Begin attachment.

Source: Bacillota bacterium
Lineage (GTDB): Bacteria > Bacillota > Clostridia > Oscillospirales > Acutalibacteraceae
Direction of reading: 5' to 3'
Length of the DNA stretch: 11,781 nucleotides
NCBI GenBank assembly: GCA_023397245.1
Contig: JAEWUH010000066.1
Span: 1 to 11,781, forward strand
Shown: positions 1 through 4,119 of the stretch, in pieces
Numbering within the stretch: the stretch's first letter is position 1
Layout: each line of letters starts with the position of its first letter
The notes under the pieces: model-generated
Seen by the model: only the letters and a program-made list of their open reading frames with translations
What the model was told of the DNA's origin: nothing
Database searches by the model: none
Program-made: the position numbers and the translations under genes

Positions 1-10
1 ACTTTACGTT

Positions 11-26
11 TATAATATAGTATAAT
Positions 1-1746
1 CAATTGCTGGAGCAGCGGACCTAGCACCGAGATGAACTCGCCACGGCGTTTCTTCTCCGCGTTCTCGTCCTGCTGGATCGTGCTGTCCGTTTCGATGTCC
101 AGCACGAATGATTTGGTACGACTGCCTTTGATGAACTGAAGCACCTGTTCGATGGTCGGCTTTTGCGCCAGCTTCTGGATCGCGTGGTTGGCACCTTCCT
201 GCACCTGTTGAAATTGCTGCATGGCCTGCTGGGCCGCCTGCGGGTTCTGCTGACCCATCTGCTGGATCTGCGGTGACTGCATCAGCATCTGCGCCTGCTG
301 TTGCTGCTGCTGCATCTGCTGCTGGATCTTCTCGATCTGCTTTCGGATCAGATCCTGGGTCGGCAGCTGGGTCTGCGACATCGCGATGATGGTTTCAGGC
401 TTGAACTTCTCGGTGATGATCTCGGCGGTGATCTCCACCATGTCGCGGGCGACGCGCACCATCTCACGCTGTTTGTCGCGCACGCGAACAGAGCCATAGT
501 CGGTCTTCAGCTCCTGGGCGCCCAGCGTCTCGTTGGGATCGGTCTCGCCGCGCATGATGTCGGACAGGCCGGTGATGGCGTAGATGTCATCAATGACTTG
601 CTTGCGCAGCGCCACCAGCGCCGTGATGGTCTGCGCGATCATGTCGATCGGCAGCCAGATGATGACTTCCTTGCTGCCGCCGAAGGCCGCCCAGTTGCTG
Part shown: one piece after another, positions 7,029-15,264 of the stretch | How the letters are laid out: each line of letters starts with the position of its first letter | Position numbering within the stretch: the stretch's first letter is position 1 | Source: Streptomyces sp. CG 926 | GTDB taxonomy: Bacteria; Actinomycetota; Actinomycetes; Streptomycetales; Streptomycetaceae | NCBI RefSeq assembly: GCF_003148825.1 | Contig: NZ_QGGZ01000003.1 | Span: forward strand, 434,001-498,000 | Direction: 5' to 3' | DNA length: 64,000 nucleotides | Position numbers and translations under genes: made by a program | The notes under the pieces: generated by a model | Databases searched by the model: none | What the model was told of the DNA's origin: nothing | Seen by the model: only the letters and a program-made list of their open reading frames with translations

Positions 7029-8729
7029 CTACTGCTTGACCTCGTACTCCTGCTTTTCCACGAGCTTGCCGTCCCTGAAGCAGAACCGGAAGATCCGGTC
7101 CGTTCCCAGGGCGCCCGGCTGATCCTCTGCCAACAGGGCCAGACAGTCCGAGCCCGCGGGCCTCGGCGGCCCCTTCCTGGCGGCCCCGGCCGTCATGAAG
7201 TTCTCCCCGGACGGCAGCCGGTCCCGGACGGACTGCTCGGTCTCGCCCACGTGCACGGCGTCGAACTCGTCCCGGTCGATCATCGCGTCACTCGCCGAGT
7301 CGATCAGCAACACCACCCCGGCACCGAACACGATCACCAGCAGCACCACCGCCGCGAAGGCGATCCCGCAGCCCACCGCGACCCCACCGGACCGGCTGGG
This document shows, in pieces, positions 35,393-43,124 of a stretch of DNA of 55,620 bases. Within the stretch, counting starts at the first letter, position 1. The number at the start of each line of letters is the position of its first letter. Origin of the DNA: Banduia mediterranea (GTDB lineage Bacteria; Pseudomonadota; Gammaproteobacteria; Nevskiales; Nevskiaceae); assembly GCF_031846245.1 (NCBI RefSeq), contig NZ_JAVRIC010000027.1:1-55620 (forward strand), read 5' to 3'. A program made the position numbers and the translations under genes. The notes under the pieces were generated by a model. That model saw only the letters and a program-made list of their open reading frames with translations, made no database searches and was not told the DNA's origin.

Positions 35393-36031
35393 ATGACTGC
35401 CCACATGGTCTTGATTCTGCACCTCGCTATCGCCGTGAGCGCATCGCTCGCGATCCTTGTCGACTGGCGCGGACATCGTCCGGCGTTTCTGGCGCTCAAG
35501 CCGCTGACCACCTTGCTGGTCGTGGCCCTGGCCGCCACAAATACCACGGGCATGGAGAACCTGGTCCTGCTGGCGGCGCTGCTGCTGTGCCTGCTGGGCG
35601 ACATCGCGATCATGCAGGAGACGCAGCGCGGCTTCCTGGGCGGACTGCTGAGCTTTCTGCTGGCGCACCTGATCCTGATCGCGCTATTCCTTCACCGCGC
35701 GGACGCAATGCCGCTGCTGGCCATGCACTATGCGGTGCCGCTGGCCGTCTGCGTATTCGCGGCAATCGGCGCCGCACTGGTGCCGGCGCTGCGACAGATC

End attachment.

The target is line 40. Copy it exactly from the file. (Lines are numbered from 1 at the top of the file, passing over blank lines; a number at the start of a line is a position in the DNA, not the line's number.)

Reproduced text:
35701 GGACGCAATGCCGCTGCTGGCCATGCACTATGCGGTGCCGCTGGCCGTCTGCGTATTCGCGGCAATCGGCGCCGCACTGGTGCCGGCGCTGCGACAGATC